CBRN operators of the Canadian Joint Incident Response Unit (CJIRU), who provides all the CBRN response for the Canadian Special Operation Forces Command (CANSOFCOM) and the Canadian Armed Forces participated in international Eager Lion exercise in Jordan. In fact, more than 12,500 personnel from 20 countries were training together.
The exercise goal was to reinforce military relations between the countries while demonstrating their engagement for the regional security and stability.
According to the Star and Stripes, Eager Lion includes field training, multiple live-fire exercises, reconnaissance training, and Harrier, Cobra and Osprey aircraft. Even though the exercise is taking place in multiple locations across Jordan, officials said no forces will be deployed near Syria’s border.
In the course of Eager Lion, CBRN operators from both Canada and Jordan trained together in different chemical, biological, radiological, and nuclear scenarios.
While CANSOFCOM has been really quiet about the involvement of the CJIRU, Sgt. Melissa Parrish of the 22ND Mobile Public Affairs Detachment of the US Army openly wrote about them.
“This exercise is to showcase their tactical expert ability with the CBRN equipment they have been training on,” said Chris Nodal, the CBRN warrant officer in charge of technical proficiency. “We wanted them to be comfortable with the equipment and confident with their capabilities. They learned how to use Chemical detection equipment and sampling equipment and today they are taking the lead on this exercise.”
Canadian SOF teams have been working with the Jordanian military for over a year. The Canadian Special Operation Regiment have been participating in Jordan’s Annual Warrior Competition for the last 2 years, a clear sign of the good relationship between the Canadian and Jordanian military.
The CJIRU engagement in Eager Lion was not a mentorship but a joint training where Jordanians had the lead, according to Capt. Chris Wood, CANSOFCOM commander on the ground for the CBRN exercise.
“Jordan is a very capable nation,” said Wood. “It has been a great experience to work with the Jordanians in their country. They are motivated and put in the extra hours to accomplish the mission. They are ready for any mission put in front of them.”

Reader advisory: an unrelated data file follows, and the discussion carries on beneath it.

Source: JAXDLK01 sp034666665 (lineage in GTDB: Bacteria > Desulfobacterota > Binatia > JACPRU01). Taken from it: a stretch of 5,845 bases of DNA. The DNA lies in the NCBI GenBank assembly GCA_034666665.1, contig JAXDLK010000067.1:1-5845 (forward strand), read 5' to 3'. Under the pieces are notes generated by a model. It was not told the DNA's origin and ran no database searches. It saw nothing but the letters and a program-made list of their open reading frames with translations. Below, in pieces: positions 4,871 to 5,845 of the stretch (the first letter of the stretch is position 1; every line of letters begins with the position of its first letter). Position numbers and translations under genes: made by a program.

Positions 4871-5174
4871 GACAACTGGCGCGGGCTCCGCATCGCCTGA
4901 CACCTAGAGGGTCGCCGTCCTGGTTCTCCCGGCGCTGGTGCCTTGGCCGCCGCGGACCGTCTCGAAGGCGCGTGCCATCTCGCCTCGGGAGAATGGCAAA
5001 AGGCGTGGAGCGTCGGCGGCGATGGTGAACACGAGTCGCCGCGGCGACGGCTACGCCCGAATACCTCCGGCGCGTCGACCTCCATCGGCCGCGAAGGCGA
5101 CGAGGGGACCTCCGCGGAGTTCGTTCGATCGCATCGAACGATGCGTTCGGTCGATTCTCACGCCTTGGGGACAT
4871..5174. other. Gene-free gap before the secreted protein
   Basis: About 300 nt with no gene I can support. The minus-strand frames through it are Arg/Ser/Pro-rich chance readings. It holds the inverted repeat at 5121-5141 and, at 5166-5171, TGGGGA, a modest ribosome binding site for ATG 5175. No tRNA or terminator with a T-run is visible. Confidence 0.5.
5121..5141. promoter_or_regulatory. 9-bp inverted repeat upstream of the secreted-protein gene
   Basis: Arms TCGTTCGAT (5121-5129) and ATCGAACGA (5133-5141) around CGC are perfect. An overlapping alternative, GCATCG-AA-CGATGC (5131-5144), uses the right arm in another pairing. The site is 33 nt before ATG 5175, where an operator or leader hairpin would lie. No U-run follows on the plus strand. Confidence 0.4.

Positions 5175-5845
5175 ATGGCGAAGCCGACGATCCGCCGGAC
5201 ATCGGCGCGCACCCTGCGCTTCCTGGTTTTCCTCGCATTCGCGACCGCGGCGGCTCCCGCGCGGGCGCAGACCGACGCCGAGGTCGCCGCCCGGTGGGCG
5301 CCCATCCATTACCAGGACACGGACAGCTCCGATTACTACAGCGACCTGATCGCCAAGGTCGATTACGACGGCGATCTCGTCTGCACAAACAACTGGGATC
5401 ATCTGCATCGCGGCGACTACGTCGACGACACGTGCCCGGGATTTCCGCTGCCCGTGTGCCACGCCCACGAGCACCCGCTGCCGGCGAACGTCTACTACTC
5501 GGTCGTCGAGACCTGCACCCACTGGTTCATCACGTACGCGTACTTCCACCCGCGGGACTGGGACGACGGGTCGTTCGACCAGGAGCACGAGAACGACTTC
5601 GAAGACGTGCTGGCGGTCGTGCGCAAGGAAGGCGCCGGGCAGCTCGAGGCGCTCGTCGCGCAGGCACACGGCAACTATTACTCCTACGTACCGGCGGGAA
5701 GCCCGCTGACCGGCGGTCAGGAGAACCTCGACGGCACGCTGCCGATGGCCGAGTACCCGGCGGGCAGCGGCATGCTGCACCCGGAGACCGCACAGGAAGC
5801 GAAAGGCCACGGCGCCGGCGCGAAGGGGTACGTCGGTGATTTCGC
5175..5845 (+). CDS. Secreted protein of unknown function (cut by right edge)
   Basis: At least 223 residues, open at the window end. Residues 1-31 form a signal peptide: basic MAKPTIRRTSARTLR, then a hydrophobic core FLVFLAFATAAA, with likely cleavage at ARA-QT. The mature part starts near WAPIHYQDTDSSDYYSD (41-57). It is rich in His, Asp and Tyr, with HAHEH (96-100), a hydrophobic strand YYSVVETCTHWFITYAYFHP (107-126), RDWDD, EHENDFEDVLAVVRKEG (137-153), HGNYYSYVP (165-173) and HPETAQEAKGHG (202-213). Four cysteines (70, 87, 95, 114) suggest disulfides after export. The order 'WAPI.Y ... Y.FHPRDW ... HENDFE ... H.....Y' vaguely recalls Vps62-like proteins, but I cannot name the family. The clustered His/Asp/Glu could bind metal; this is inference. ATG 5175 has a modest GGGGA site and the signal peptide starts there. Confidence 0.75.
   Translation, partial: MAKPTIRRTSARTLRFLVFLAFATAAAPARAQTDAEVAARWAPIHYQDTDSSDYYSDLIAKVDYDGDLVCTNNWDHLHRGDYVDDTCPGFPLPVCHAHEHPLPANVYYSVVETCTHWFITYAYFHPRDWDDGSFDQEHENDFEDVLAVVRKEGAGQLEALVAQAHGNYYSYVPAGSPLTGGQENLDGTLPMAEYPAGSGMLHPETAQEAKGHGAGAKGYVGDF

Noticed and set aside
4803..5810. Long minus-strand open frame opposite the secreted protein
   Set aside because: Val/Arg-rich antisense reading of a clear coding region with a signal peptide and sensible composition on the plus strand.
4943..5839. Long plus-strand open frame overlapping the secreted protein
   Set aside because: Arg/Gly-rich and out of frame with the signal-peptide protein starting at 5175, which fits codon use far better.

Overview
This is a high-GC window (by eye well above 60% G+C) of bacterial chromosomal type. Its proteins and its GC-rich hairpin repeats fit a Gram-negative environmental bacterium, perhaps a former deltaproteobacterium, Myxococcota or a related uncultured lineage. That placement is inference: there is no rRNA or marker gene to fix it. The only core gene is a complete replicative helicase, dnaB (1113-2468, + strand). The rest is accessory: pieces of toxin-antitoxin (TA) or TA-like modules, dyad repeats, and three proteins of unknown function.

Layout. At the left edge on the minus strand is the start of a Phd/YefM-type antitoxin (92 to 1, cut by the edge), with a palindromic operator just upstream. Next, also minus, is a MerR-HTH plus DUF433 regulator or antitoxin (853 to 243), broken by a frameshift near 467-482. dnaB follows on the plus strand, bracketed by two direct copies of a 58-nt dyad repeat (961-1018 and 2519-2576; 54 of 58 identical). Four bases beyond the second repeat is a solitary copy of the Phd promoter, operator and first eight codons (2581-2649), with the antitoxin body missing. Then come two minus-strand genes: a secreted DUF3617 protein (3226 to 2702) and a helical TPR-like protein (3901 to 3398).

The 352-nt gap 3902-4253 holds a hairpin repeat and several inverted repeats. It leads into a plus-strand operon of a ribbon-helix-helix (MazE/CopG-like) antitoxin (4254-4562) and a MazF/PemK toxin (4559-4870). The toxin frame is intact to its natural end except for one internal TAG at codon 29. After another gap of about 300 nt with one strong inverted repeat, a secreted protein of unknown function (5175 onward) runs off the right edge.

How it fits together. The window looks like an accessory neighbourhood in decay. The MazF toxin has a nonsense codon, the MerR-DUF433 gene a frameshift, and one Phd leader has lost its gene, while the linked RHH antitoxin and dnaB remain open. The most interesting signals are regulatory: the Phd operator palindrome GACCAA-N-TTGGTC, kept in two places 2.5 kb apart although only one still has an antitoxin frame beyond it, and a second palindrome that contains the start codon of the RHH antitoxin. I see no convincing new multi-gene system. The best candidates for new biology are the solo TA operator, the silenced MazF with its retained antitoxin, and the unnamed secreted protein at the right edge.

CJIRU TASKS AND MANDATES
The CJIRU mission is pretty simple: To provide specialized, timely and agile Chemical, Biological, Radiological, and Nuclear Defence (CBRN) response to the Government of Canada.
The events of September 11, 2001, led to the immediate CBRN response capability of the Canadian Armed Forces (CAF) to be assigned to a new dedicated high readiness unit, the Joint Nuclear Biological and Chemical Defence Company (JNBCD). Since February 1, 2006, this unit has been a part of Canadian Special Operations Forces Command (CANSOFCOM). Its name was officially changed to the Canadian Joint Incident Response Unit – Chemical, Biological, Radiological, and Nuclear (CJIRU-CBRN) in September 2007. CJIRU has three key mandates:
- Respond to CBRN events in conjunction with other elements of the National Chemical Biological Radiological and Nuclear and Explosive (CBRNE) Response Team;
- Provide an agile integral part of the CANSOFCOM Immediate Reaction Task Force (IRTF); and
- Specialized support to CAF expeditionary operations.
CJIRU – CBRN is an integral component of CANSOFCOM, and provides a rapid response capability for SOF missions throughout the world.
Domestically, CJIRU – CBRN is a branch of the CBRNE Response Team in association with the Royal Canadian Mounted Police (RCMP) and Public Health Agency of Canada (PHAC), responsible for CBRN counter-terrorism operations. Additionally, they provide direct and indirect CBRN support to CANSOFCOM operations.
Internationally, CJIRU-CBRN provides CBRN support to CAF elements in all theatres of operations.
In conclusion, while CANSOFCOM try to sweep all their actions under the rug, the Canadian population is getting increasingly interested in their actions. I do think it is important thing to keep it quiet when it comes to Special Operations, for OPSEC and PERSEC issues, but by giving out some informations, it keep the rumours at the lowest level possible. Canada’s SOF are top class and what they do should be told, at least in some parts, to the Canadian population.
(Featured Image courtesy of Sgt. Melissa Parrish, 22nd Mobile Public Affairs Detachment, US Army)